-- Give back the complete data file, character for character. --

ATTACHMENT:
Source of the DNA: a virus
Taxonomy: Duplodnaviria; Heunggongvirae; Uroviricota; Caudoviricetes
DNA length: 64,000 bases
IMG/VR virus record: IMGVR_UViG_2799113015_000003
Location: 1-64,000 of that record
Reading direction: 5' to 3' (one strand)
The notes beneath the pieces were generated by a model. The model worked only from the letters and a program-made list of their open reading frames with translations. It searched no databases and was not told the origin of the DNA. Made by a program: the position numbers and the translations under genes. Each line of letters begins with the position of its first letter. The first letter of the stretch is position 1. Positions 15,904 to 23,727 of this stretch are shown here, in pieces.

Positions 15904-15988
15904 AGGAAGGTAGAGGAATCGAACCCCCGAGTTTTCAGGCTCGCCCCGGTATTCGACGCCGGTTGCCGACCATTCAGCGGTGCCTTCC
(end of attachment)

Source of the DNA: a virus
Taxonomy: Duplodnaviria; Heunggongvirae; Uroviricota; Caudoviricetes
DNA length: 64,000 bases
IMG/VR virus record: IMGVR_UViG_2799113015_000003
Location: 1-64,000 of that record
Reading direction: 5' to 3' (one strand)
The notes beneath the pieces were generated by a model. The model worked only from the letters and a program-made list of their open reading frames with translations. It searched no databases and was not told the origin of the DNA. Made by a program: the position numbers and the translations under genes. Each line of letters begins with the position of its first letter. The first letter of the stretch is position 1. Positions 15,904 to 23,727 of this stretch are shown here, in pieces.

Positions 15904-15988
15904 AGGAAGGTAGAGGAATCGAACCCCCGAGTTTTCAGGCTCGCCCCGGTATTCGACGCCGGTTGCCGACCATTCAGCGGTGCCTTCC